ESTEEM's Commercial Partners: The Cleveland Clinic

Author: Notre Dame ESTEEM

Gaylene Anderson is a full-time Cleveland Clinic employee embedded in the University of Notre Dame’s Office of Technology Transfer – a unique academic-medical collaboration that includes five other health systems around the country to help move research discovery to commercial application.

Commercial Adviser Gaylene Anderson

In her spare time, Anderson assembles and coaches eclectic teams of experts to develop business plans and launch startup companies. Her first team at Notre Dame, which included ESTEEM student Patrick Rice, won the $25,000 grand prize in the Mendoza College of Business’s McCloskey Business Plan Competition this year. The company is developing a rinse-and-spit test that can provide early detection of human papillomavirus (HPV) that causes an incurable throat cancer.

Anderson started her yearly hobby of one or two startups more than a decade ago, after she went to work for Richard Cox at the University of Hawaii. (When he asked her to work in “tech transfer,” her first response was “Do you mean manage all the computers on campus?” – but her background in a family of lawyers and her education and experience in health care helped her learn fast.) Cox, now director of Notre Dame’s Office of Technology Transfer, recruited her to manage the Cleveland Clinic partnership last year.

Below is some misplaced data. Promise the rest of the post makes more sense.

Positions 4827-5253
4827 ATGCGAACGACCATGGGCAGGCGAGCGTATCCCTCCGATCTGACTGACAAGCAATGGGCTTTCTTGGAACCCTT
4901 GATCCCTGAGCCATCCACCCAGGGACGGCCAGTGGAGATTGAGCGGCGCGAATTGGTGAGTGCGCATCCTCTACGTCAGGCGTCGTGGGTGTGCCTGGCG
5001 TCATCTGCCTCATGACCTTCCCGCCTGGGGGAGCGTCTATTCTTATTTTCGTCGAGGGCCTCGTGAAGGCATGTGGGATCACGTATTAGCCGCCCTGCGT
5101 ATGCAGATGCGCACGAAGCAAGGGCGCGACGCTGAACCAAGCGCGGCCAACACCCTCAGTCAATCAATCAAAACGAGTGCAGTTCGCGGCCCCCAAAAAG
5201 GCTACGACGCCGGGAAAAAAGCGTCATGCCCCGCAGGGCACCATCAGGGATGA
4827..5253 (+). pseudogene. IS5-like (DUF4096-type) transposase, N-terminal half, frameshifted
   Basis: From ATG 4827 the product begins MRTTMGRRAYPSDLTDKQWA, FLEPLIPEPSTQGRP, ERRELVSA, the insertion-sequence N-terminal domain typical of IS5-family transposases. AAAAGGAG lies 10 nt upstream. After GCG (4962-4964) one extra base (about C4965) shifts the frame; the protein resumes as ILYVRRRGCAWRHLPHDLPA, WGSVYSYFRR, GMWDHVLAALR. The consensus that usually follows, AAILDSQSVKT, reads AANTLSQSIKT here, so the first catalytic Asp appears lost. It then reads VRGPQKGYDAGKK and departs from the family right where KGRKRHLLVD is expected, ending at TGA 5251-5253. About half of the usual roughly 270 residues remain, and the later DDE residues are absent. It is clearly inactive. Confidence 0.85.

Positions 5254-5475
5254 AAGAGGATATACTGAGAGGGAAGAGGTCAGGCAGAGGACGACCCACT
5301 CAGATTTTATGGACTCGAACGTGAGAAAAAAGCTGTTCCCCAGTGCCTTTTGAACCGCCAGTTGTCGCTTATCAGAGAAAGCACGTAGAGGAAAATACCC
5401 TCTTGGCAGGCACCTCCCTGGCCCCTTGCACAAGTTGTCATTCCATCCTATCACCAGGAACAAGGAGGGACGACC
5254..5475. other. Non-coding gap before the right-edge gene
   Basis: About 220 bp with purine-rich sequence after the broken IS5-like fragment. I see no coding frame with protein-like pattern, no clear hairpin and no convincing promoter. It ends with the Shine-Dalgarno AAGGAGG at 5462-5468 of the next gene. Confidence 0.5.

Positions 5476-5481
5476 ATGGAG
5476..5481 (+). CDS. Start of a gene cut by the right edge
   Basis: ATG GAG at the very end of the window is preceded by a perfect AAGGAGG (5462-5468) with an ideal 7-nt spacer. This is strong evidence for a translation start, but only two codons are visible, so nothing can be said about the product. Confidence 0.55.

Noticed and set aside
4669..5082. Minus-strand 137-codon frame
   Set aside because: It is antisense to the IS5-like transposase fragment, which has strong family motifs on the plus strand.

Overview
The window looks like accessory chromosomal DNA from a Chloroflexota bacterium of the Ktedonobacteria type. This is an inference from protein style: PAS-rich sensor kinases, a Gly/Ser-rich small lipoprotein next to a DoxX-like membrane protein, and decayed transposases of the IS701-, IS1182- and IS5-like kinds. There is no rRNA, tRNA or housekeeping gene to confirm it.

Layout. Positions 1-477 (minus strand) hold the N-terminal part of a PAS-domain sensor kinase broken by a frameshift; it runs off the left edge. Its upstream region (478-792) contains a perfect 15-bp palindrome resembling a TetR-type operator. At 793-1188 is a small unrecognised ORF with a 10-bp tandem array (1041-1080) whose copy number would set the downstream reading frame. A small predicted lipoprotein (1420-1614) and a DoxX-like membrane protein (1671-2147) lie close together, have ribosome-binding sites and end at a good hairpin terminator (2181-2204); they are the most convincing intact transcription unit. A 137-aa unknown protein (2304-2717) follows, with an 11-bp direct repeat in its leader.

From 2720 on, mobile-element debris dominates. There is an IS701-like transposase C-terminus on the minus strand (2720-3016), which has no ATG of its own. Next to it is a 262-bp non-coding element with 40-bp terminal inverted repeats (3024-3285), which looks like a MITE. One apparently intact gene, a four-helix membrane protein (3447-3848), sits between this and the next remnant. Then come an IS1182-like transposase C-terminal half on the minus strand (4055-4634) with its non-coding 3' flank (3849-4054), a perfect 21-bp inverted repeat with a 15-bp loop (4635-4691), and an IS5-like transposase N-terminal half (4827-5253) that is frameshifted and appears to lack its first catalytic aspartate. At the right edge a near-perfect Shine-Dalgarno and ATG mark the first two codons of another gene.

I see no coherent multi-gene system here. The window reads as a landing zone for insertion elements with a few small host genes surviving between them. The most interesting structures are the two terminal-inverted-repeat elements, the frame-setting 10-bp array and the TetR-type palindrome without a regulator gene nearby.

“This is the only partnership like this in the country, with a major hospital and a major university,” she says. “The Cleveland Clinic has an alliance program, and there are seven institutions in that club. Notre Dame is the only academic partner.” The arrangement manages health care and life science intellectual property, helps create new ventures, and boosts the research enterprise across the institutions, which offer a depth of wisdom and experience.

“It’s nice to have that kind of expertise and information we can call on,” Anderson says, adding that about 60 people at the Cleveland Clinic alone are involved in such transfer work. “Our researchers are much more engaged in basic research. It’s nice to have them engaged with doctors. A lot of those doctors at the clinic have relationships with companies that are working on products or testing products. It’s getting help on the market research side on the value of the technology.”

Anderson developed her annual team-creation effort as a win-win way to get talented help with business plans while providing hands-on experience for top students in fields from finance and accounting to law and science. She had started NanDio last year when Rice joined the group, leading to closer ongoing collaboration among campus initiatives like ESTEEM and Technology Transfer. She expects to organize two teams this year.

“Notre Dame has some things here that I have never seen on another campus,” she says. “When they first started, they weren’t all connected together. This year it feels like we’re connected. The programs keep evolving and advancing and they seem to be a little more tied together. We’re not duplicating efforts, and we’re helping each other out.”